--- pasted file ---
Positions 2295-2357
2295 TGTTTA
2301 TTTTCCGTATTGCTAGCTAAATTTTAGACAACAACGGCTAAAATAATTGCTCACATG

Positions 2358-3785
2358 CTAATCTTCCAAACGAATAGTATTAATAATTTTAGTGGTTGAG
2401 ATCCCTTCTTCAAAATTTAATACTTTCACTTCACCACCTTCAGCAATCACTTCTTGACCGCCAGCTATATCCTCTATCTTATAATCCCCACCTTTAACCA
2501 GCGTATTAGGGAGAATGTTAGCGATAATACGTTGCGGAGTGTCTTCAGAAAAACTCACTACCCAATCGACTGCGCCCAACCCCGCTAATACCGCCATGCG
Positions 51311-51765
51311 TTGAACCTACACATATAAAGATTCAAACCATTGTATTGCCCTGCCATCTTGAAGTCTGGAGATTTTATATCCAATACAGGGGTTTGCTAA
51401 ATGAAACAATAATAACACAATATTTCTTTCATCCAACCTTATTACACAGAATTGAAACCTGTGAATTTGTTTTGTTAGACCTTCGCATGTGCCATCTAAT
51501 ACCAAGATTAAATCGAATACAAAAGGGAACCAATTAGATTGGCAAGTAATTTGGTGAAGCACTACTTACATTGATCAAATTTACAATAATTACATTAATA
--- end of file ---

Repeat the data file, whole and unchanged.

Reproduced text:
Positions 2295-2357
2295 TGTTTA
2301 TTTTCCGTATTGCTAGCTAAATTTTAGACAACAACGGCTAAAATAATTGCTCACATG

Positions 2358-3785
2358 CTAATCTTCCAAACGAATAGTATTAATAATTTTAGTGGTTGAG
2401 ATCCCTTCTTCAAAATTTAATACTTTCACTTCACCACCTTCAGCAATCACTTCTTGACCGCCAGCTATATCCTCTATCTTATAATCCCCACCTTTAACCA
2501 GCGTATTAGGGAGAATGTTAGCGATAATACGTTGCGGAGTGTCTTCAGAAAAACTCACTACCCAATCGACTGCGCCCAACCCCGCTAATACCGCCATGCG
Positions 51311-51765
51311 TTGAACCTACACATATAAAGATTCAAACCATTGTATTGCCCTGCCATCTTGAAGTCTGGAGATTTTATATCCAATACAGGGGTTTGCTAA
51401 ATGAAACAATAATAACACAATATTTCTTTCATCCAACCTTATTACACAGAATTGAAACCTGTGAATTTGTTTTGTTAGACCTTCGCATGTGCCATCTAAT
51501 ACCAAGATTAAATCGAATACAAAAGGGAACCAATTAGATTGGCAAGTAATTTGGTGAAGCACTACTTACATTGATCAAATTTACAATAATTACATTAATA